Coffee heat rising


Poor old Dave, proprietor of Dave’s Used Car Lot, Marina, and Weed Arboretum, is finally moved out, having spent a week and used the services of three male friends equipped with pickups, a flatbed, and SUVs to haul off his collected junk. He’s posted a do-it-yourself “For Sale” sign in the front yard (“Drastically reduced!”) and ridden off into the sunset, leaving his weed garden behind.

This afternoon some kinda seedy-looking guys climbed over the weed haystack in the driveway to ogle the peeling batten around the eaves. Evidently they were calculating what it would take to revive the decrepit house to its former glory…or at least to rentability. Early in the evening, a father came by in the wake of his toddler’s tricycle. Dad and son broke into the back yard through the side gate and disappeared into the weed jungle. The kid’s trike is gone now, so either they came out and went on their way or the cockroaches carried the hardware off.

Old Dave, as we learned, was foreclosed. My neighbor and I found that out when the notice was mistakenly slapped on her front door instead of Dave’s. He borrowed $320,000 against the place. Zillow values it at around $307,000. Even though it has a pool (soon to be a mosquito pond, no?) and a good-sized corner lot, there’s no chance it’ll fetch that much. Another foreclosure in similar condition around the corner sold for $268,000.

In a way, I’m sorry to see Dave go, despite the mess he lived in. The trashed condition of his property and his habit of parking a used-car-lotful of rolling stock on the front lawn affected the property value of houses all around him, and that was irritating. But at least Dave was quiet. I dread what’s going to end up in that dump next.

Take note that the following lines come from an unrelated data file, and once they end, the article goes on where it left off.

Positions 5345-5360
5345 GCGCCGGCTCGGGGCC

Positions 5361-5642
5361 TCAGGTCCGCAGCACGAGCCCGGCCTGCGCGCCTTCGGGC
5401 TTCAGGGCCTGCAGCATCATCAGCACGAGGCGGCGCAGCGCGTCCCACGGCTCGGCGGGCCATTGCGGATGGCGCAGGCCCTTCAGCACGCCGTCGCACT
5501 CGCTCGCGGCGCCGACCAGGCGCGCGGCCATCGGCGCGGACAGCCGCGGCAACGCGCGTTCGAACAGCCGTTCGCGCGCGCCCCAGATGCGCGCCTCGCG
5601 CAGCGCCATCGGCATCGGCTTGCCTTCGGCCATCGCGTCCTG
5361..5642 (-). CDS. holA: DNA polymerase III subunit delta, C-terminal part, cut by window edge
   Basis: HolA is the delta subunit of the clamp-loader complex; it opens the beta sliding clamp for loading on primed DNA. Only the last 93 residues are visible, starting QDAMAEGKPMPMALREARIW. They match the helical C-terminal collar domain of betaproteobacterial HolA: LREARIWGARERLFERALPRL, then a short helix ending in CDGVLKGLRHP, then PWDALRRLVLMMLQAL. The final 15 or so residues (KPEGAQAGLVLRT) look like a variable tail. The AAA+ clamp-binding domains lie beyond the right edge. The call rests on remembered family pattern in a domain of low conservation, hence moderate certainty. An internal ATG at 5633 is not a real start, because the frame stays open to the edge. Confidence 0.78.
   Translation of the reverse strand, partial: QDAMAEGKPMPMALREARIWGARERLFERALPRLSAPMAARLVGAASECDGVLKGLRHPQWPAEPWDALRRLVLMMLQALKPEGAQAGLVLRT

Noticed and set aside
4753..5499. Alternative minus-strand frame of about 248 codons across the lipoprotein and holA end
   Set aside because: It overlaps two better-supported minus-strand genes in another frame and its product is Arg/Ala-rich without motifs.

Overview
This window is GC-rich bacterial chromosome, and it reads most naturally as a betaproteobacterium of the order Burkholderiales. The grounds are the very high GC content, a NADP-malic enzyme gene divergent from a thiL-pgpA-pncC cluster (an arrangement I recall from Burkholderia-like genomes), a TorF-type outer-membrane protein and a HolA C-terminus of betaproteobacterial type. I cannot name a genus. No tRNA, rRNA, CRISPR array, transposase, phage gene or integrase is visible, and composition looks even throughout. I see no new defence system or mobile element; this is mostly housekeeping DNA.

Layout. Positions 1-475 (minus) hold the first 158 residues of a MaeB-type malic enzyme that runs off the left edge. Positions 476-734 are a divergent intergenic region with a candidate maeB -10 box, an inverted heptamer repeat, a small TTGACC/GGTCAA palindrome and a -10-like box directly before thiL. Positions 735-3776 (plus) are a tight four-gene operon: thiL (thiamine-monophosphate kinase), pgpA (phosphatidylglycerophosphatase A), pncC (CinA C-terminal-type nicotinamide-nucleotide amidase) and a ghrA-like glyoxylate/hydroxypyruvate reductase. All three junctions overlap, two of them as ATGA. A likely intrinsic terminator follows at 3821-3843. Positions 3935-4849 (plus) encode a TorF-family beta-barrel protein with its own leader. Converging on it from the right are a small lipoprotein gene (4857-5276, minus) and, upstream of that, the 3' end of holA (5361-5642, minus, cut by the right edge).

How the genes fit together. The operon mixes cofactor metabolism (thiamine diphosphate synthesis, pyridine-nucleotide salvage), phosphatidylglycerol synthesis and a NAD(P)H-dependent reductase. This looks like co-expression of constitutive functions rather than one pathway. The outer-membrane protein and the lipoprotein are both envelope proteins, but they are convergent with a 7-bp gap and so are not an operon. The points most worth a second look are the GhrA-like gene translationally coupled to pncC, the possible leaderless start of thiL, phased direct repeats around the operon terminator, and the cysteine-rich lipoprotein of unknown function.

O.K. There’s a remote chance someone will buy the house for a song, fix it up, and live in it. More likely, though, some speculator will grab it out of foreclosure, throw a cheap coat of paint on the outside and some apartment-house carpets on the floors, and rent it out. This will add to the already thick population of rentals in the neighborhood. It will join the place that houses Biker Boob, a Hell’s Angel who roars up and down our residential street on his unmuffled Harley and who uses the garage to conduct a shade-tree mechanic’s operation, complete with LOUD heavy-duty shop equipment that he starts up at 7 a.m. every weekend and operates until after 11 at night, and the shack whose out-of-state owner rents to SEVEN unrelated adult men, all of whom park their cars on the front yard and none of whom is interested in hacking back the knee-high weeds on the property.

The other possibility is that the new owner will be yet another of those folks who buys on the cheap, thinking he’s found a bargain, without having a clue to what’s involved in maintaining a forty-year-old tract house. Once they get moved in and discover how much it costs and how much work is involved in taking care of one of these places, they just let it go to pot.

Either way, the result is the same: a run-down house on a run-down lot, dragging down property values in the our little six-square-block development. Add to this recurring phenomenon the City’s kind decision to rip out a whole row of houses to make way for the train tracks, and you can see if you want to move up but stay in town, you’re flat out of luck. There’s no way you can afford a comparable (or even a lesser) house in a better-maintained neighborhood that’s located in the central part of the city. The only way to get back into the middle class is to move way, way out into the sprawl on the outer fringes of the metropolitan area.

You, too, can drive two hours each way to work. You’ll love it. It’s the American way!